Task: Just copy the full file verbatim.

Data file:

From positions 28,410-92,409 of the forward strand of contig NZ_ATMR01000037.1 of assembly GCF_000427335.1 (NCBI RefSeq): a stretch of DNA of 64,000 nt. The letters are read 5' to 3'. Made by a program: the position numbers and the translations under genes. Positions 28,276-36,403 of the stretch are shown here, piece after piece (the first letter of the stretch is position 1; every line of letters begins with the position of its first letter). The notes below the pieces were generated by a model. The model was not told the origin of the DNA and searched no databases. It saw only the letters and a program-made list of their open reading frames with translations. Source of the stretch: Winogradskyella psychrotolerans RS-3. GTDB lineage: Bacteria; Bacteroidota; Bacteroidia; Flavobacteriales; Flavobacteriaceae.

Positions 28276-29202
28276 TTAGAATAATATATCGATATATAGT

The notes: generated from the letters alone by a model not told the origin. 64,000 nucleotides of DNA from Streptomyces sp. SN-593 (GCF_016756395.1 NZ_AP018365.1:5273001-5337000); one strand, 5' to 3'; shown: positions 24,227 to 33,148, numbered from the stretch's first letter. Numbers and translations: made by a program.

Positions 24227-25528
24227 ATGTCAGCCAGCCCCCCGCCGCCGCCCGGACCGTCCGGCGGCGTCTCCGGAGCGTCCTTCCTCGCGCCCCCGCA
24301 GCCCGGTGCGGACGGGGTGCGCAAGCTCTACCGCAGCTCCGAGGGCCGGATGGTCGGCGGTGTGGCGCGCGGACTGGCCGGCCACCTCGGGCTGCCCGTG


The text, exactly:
From positions 28,410-92,409 of the forward strand of contig NZ_ATMR01000037.1 of assembly GCF_000427335.1 (NCBI RefSeq): a stretch of DNA of 64,000 nt. The letters are read 5' to 3'. Made by a program: the position numbers and the translations under genes. Positions 28,276-36,403 of the stretch are shown here, piece after piece (the first letter of the stretch is position 1; every line of letters begins with the position of its first letter). The notes below the pieces were generated by a model. The model was not told the origin of the DNA and searched no databases. It saw only the letters and a program-made list of their open reading frames with translations. Source of the stretch: Winogradskyella psychrotolerans RS-3. GTDB lineage: Bacteria; Bacteroidota; Bacteroidia; Flavobacteriales; Flavobacteriaceae.

Positions 28276-29202
28276 TTAGAATAATATATCGATATATAGT

The notes: generated from the letters alone by a model not told the origin. 64,000 nucleotides of DNA from Streptomyces sp. SN-593 (GCF_016756395.1 NZ_AP018365.1:5273001-5337000); one strand, 5' to 3'; shown: positions 24,227 to 33,148, numbered from the stretch's first letter. Numbers and translations: made by a program.

Positions 24227-25528
24227 ATGTCAGCCAGCCCCCCGCCGCCGCCCGGACCGTCCGGCGGCGTCTCCGGAGCGTCCTTCCTCGCGCCCCCGCA
24301 GCCCGGTGCGGACGGGGTGCGCAAGCTCTACCGCAGCTCCGAGGGCCGGATGGTCGGCGGTGTGGCGCGCGGACTGGCCGGCCACCTCGGGCTGCCCGTG